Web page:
The more we live, more brief appear
Our life’s succeeding stages:
A day to childhood seems a year,
And years like passing ages.
The gladsome current of our youth
Ere passion yet disorders,
Steals lingering like a river smooth
Along its grassy borders.
But as the careworn cheek grows wan,
And sorrow’s shafts fly thicker,
Ye Stars, that measure life to man,
Why seem your courses quicker?
When joys have lost their bloom and breath
And life itself is vapid,
Why, as we reach the Falls of Death,
Feel we its tide more rapid?
It may be strange—yet who would change
Time’s course to lower speeding,
When one by one our friends have gone
And left our bosoms bleeding?
Heaven gives our years of fading strength— Thomas Campbell
And those of youth, a seeming length,
Proportion’d to their sweetness.
My friend went to the piano; spun the stool— Stephen Vincent Benet
A little higher; left his pipe to cool;
Picked up a fat green volume from the chest;
And propped it open.
Whitely without rest,
His fingers swept the keys that flashed like swords,
… And to the brute drums of barbarian hordes,
Roaring and thunderous and weapon-bare,
An army stormed the bastions of the air!
Dreadful with banners, fire to slay and parch,
Marching together as the lightning’s march,
And swift as storm-clouds. Brazen helms and cars
Clanged to a fierce resurgence of old wars
Above the screaming horns. In-state, they passed,
Trampling and splendid on and sought the vast —
Rending the darkness like a leaping knife,
The flame, the noble pageant of our life!
The burning seal that stamps man’s high indenture
To vain attempt and most forlorn adventure;
Romance, and purple seas, and toppling towns,
And the wind’s valiance crying o’er the downs;
That nerves the silly hand, the feeble brain,
From the loose net of words to deeds again
And to all courage! Perilous and sharp
The last chord shook me as wind shakes a harp!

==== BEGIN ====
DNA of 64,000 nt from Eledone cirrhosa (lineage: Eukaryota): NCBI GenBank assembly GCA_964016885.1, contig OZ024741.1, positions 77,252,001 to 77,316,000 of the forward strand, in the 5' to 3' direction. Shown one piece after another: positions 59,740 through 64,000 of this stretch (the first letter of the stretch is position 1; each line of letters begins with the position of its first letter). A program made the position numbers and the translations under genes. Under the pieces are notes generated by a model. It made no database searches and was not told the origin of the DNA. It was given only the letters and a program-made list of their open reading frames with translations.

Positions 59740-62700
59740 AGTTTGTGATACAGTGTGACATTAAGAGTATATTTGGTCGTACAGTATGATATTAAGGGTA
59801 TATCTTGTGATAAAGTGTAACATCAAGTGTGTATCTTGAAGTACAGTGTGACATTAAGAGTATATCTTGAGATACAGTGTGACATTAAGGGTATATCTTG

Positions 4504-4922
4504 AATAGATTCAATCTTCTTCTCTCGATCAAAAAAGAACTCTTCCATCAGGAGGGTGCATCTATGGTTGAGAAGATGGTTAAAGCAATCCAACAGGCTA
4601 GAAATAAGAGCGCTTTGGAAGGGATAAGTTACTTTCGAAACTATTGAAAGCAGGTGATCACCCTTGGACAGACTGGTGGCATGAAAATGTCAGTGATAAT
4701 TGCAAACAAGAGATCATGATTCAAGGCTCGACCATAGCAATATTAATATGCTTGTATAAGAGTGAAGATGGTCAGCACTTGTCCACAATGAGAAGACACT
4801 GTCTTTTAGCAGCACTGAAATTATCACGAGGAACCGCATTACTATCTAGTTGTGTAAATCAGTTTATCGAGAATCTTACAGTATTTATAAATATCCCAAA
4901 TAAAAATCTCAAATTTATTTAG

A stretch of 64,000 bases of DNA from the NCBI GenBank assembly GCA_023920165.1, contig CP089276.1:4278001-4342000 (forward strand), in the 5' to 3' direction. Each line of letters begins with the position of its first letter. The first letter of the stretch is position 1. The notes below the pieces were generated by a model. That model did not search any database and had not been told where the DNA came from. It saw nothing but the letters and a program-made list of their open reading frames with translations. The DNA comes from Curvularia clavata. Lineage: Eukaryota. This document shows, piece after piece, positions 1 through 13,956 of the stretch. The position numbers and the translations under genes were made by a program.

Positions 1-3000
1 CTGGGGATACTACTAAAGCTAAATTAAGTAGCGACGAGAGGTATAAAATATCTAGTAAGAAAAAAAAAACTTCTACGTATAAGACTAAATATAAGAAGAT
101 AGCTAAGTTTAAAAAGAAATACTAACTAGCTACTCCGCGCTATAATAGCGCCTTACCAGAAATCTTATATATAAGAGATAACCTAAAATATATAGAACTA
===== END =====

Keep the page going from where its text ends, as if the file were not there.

… And my friend swung round on his stool, and from gods we were men,
“How pretty!” we said; and went on with our talk again.
The world’s a very happy place,
Where every child should dance and sing,
And always have a smiling face,
And never sulk for anything.
I waken when the morning’s come,
And feel the air and light alive
With strange sweet music like the hum
Of bees about their busy hive.
The linnets play among the leaves
At hide-and-seek, and chirp and sing;
While, flashing to and from the eaves,
The swallows twitter on the wing.
The twigs that shake, and boughs that sway;
And tall old trees you could not climb;
And winds that come, but cannot stay,
Are singing gaily all the time.
From dawn to dark the old mill-wheel
Makes music, going round and round;
And dusty-white with flour and meal,
The miller whistles to its sound.
And if you listen to the rain
Where leaves and birds and bees are dumb,
You hear it pattering on the pane
Like Andrew beating on his drum.
The coals beneath the kettle croon,
And clap their hands and dance in glee;
And even the kettle hums a tune
To tell you when it’s time for tea.
The world is such a happy place— Helen Hunt Jackson
That children, whether big or small,
Should always have a smiling face,
And never, never sulk at all.